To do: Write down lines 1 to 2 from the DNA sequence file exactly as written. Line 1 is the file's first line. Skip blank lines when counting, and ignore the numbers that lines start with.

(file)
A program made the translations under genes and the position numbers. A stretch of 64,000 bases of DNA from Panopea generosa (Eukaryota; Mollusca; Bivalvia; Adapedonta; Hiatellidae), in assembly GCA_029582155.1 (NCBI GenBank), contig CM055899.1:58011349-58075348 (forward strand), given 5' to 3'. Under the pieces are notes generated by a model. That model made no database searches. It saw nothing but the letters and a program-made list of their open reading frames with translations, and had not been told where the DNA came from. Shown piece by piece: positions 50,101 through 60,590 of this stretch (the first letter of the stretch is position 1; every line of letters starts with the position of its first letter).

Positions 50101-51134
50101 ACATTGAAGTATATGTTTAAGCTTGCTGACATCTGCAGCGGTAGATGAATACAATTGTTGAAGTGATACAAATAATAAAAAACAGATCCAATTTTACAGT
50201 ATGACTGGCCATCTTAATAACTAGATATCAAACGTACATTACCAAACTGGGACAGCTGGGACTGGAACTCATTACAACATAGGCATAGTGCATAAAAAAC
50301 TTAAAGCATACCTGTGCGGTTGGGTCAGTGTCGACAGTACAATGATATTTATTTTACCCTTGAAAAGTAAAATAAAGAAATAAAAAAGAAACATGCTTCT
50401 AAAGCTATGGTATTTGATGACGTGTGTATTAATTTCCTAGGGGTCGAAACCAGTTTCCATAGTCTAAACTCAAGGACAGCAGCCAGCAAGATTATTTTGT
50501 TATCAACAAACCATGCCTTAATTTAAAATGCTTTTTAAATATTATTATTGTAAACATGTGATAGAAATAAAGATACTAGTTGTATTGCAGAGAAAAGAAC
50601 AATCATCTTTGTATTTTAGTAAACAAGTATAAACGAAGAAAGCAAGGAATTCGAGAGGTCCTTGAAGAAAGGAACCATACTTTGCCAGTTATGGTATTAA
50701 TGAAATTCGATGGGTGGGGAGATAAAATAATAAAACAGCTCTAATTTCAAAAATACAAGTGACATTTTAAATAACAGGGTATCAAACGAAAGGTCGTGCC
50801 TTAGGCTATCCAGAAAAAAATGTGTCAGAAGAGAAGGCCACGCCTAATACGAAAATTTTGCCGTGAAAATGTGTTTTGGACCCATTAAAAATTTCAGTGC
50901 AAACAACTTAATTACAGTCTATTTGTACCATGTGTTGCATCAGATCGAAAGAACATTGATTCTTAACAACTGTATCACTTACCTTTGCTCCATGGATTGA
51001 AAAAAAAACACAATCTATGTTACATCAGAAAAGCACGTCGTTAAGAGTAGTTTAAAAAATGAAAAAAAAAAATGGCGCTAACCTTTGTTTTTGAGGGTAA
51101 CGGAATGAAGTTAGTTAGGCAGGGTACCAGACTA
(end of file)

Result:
A program made the translations under genes and the position numbers. A stretch of 64,000 bases of DNA from Panopea generosa (Eukaryota; Mollusca; Bivalvia; Adapedonta; Hiatellidae), in assembly GCA_029582155.1 (NCBI GenBank), contig CM055899.1:58011349-58075348 (forward strand), given 5' to 3'. Under the pieces are notes generated by a model. That model made no database searches. It saw nothing but the letters and a program-made list of their open reading frames with translations, and had not been told where the DNA came from. Shown piece by piece: positions 50,101 through 60,590 of this stretch (the first letter of the stretch is position 1; every line of letters starts with the position of its first letter).

Positions 50101-51134